74 Apartments for rent in Wilmington, NC

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Last updated July 23 at 3:04PM
South Front
1400 S 2nd St
Wilmington, NC
Updated July 23 at 3:04PM
1 Bedroom
$924
2 Bedrooms
Ask
105a S 5th Street
Downtown Wilmington
Wilmington, NC
Updated July 3 at 9:34AM
2 Bedrooms
$1,100
321 S. Kerr Ave. Unit 103
College Park
Wilmington, NC
Updated July 20 at 1:45PM
2 Bedrooms
$1,075
709 4th Street
Dry Pond, Greenfield & Lake Forest
Wilmington, NC
Updated July 7 at 2:21AM
2 Bedrooms
$1,200
7503 Player Way
Wilmington
Wilmington, NC
Updated July 8 at 1:57AM
3 Bedrooms
$1,150
537 Catamaran Drive
Wilmington
Wilmington, NC
Updated July 22 at 2:55AM
3 Bedrooms
$1,250
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City Guide
Wilmington
The Who, What, Where, and How Much of Wilmington Neighborhoods:

Ogden: A nautical neighborhood, Ogden has plenty of rental homes, apartments, and townhomes (one bedrooms run for around $700 - $900). Ogden is adored because of its proximity to the beach, as well as shopping and entertainment. There is also always something happening in Ogden, including community-wide festivals.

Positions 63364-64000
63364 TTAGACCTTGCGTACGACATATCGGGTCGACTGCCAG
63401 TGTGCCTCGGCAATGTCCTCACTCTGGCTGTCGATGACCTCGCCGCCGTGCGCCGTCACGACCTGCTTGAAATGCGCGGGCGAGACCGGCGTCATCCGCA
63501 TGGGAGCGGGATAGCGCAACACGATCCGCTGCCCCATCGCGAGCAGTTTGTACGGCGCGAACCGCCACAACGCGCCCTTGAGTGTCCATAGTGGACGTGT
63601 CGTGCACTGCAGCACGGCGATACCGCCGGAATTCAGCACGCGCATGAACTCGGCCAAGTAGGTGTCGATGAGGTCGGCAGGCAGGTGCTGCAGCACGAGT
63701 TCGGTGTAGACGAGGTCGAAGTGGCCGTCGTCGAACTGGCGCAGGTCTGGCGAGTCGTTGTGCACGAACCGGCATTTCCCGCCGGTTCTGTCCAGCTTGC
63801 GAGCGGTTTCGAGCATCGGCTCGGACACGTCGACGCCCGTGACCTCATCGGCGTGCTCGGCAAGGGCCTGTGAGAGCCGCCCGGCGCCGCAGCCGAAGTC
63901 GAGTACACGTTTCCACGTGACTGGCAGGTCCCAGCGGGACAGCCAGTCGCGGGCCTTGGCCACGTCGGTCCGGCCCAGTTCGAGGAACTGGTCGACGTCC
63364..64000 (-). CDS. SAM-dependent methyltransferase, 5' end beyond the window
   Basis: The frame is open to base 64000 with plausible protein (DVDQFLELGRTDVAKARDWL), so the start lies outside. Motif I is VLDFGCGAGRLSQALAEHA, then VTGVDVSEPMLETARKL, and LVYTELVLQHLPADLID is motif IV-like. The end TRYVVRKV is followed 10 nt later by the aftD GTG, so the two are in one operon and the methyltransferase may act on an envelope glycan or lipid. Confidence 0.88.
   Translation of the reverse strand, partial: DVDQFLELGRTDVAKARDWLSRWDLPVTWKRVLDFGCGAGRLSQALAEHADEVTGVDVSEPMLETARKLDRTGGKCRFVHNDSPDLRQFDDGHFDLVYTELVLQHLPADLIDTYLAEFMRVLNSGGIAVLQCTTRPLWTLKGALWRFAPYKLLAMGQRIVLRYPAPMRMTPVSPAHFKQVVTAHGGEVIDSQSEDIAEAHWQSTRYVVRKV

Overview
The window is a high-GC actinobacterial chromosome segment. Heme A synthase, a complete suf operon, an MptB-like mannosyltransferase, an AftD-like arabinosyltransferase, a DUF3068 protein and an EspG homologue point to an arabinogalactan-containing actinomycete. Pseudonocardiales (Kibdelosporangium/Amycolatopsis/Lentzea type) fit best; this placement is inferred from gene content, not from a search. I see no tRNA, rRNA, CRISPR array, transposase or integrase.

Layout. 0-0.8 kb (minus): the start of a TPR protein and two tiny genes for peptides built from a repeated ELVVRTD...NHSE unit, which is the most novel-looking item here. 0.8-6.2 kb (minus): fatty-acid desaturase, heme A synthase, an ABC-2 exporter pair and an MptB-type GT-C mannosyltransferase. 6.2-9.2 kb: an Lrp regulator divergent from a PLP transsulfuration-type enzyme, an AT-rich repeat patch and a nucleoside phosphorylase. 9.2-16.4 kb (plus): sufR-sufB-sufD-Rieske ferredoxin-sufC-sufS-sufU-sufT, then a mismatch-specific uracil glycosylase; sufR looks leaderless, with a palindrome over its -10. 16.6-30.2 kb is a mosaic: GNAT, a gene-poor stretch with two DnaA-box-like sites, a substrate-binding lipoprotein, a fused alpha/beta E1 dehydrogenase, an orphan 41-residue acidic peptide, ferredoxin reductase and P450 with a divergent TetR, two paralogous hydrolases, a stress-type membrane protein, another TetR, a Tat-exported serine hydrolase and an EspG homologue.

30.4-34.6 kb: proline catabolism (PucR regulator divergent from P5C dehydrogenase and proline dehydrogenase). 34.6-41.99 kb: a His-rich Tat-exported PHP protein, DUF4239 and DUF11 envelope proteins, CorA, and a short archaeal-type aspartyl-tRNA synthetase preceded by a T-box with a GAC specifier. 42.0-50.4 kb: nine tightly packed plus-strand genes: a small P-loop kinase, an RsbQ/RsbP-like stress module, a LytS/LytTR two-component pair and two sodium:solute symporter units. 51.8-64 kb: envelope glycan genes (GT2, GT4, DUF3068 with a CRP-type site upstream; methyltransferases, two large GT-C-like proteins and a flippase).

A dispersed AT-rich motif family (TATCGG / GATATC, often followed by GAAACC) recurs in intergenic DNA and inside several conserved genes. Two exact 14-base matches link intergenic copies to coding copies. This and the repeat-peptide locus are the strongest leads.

Silver Lake: This area is comprised of single family homes (often large three and four bedroom) and apartment buildings. The appeal of this area is that it is close enough to the water for quick access, but also inland enough to be considered suburbia. Many of the apartments around here offer short term lease options and great amenities (pool, deck, 24-hour gym, indoor pools, Wi-Fi, etc.). The area is also close enough to major highways (421, 117) to make your commute a bit easier. A two bedroom apartment in this area is typically priced around $700 - $800 a month.

Masonboro: This coastal neighborhood is made up of dwelling styles. Part nautical lifestyle, part urban lifestyle, Masonboro is an area coveted by many. Rental homes here tend to be larger, with multiple bedrooms and big, beautiful yards. One bedroom apartments are available for about $650, 2 bedroom apartments for $900.

Greenville Loop: In case you haven't noticed, Wilmington is much more than just a coastal city.There are many different apartment communities to choose from (in addition to single family homes). Its proximity to Empie Park, Highway I-40, and Wrightsville Beach is enough to make this neighborhood coveted, but it doesn’t hurt that the apartment living around here is chock full of amenities. Private patios, upgraded/gourmet kitchens, volleyball courts, washer and dryer units — you name it, the apartments for rent here provide it.